Peter Greene discovered a conservative making a case for public education. Was it inadvertent?

Peter writes:

Okay–where do you think this next excerpt came from?

Our public schools are one of the few unifying institutions that we have left. If we allow [something] to continue to individualize and atomize the classroom, we shouldn’t be surprised if our culture and political climate follow suit. In a traditional classroom with central texts, common knowledge, and routinized behavioral norms, our children learn to let another finish speaking before interrupting, no matter how much they might disagree. How many complete strangers could spark up a conversation over their shared love—or perhaps disdain—for the Great Gatsby because so many of us have read it in high school?

Traditional literature classrooms in particular seem all the more important as technology advances. When children spend ever more timeisolated in their rooms, endlessly scrolling on their phone, depressed and anxious, the act of putting a phone away, reading together, and then making eye contact to discuss the text could be the very “social and emotional” support that they need. When artificial technology can accomplish evermore tasks, enjoying a book with friends is one of the few remaining, distinctly human pleasures.

Is this me, arguing against current versions of school choice, particularly tech-based versions like micro-schools?

Nope. This is Daniel Buck, rising star conservative education writer on the AEI/Fordham circuit. I’ve written about him before, and you can check that out if you want more of his story or the story of his website, but for right now, mostly what you need to know is that Buck’s specialty is arguing against straw versions of progressive education stuff, which is what he says he’s railing at. My impression is that Buck means well, but doesn’t spend near enough time reading actual non-conservatives about education.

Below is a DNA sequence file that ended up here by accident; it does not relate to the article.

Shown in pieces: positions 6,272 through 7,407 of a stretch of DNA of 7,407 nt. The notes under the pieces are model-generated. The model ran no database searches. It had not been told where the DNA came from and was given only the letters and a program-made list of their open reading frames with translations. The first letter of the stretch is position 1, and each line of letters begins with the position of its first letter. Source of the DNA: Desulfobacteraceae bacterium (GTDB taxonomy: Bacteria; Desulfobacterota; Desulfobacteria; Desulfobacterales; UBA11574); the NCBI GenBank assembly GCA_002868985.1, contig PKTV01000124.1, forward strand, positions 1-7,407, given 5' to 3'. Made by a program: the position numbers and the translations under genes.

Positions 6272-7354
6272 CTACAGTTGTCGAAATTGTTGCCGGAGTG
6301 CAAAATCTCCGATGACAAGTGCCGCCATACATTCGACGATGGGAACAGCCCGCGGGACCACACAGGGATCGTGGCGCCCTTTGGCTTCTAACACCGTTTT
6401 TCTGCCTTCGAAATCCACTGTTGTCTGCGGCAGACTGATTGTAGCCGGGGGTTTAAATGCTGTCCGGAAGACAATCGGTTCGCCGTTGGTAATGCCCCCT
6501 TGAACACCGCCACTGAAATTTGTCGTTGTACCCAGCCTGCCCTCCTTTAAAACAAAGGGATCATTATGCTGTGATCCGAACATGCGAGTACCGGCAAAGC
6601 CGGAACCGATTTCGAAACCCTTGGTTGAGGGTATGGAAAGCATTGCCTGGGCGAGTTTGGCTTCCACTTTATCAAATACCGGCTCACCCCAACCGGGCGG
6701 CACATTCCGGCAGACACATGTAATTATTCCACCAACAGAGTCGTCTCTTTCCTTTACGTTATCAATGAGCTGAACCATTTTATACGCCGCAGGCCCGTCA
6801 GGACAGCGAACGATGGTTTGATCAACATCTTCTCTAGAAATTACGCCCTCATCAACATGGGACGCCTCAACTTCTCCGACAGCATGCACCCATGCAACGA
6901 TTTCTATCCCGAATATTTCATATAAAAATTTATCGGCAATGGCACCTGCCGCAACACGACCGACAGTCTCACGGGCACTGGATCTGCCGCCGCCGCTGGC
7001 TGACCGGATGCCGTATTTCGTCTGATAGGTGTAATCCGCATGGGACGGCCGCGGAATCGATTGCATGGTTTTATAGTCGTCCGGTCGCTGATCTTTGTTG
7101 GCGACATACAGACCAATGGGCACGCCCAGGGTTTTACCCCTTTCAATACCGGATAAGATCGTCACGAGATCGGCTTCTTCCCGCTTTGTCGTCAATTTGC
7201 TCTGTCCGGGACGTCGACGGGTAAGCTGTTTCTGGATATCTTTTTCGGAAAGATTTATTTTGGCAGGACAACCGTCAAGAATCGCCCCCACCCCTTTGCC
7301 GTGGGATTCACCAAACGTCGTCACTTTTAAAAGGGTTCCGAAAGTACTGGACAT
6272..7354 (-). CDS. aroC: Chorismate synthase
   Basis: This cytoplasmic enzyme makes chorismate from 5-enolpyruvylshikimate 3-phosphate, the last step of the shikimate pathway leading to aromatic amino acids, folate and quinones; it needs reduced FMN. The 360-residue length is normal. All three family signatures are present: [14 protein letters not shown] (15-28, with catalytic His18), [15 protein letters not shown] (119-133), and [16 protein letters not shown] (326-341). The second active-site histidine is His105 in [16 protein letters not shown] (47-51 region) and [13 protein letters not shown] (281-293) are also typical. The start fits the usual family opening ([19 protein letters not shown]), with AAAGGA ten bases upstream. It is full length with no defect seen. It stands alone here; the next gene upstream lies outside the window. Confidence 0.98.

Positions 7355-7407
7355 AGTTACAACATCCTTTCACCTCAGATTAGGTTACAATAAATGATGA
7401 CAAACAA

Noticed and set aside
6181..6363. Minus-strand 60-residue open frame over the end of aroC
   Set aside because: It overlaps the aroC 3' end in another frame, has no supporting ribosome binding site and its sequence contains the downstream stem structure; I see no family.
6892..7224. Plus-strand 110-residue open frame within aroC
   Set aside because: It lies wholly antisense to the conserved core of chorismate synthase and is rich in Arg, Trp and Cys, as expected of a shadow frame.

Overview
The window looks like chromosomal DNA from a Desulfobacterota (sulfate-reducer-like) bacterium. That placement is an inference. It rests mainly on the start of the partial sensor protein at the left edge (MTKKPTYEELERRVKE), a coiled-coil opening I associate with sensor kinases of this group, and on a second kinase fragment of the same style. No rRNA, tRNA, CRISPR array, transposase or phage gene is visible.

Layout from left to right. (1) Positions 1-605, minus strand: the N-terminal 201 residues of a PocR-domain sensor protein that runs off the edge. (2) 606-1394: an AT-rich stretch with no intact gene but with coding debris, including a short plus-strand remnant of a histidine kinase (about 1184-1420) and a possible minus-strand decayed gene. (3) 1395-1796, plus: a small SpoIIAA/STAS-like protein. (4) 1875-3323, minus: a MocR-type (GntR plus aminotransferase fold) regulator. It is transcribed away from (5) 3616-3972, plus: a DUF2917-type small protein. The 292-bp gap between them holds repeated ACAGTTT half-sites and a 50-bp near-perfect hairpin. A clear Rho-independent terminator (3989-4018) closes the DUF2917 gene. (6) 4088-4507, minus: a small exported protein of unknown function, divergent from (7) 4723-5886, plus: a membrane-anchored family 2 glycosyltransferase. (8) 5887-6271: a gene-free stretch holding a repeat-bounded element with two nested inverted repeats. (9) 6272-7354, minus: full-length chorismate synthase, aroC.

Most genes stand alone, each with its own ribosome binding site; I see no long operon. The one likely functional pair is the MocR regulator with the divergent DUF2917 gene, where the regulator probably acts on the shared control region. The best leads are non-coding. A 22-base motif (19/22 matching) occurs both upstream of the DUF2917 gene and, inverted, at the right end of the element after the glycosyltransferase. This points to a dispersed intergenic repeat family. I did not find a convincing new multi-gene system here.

Here he’s railing against progressives who, in his telling, are out there letting students in classes pick all sort of different texts and do different things and follow different muses and while I have no doubt such teachers exist (in a pool of 4 million, you can find examples of anything), I’ll bet that most teachers, conservative or not, find the idea of overseeing 130 different individual reading units the stuff of nightmares.

No, the place you’re much more likely to find an array of students following an atomized assortment of varied educational paths would be a city that offers dozens of school choices, from “classical” whiteness to computer-driven whatever to contemporary diverse authors to neo-Nazi home schooling.

The argument he makes in this latest piece–that the nation benefits from having students share core experiences together while learning some of the same material even as they learn how to function in a mini-community of different people from different backgrounds–that’s an argument familiar to advocates of public education. The “agonizing individualism” and personalized selfishness that he argues against are, for many people, features of modern school choice–not public schools.

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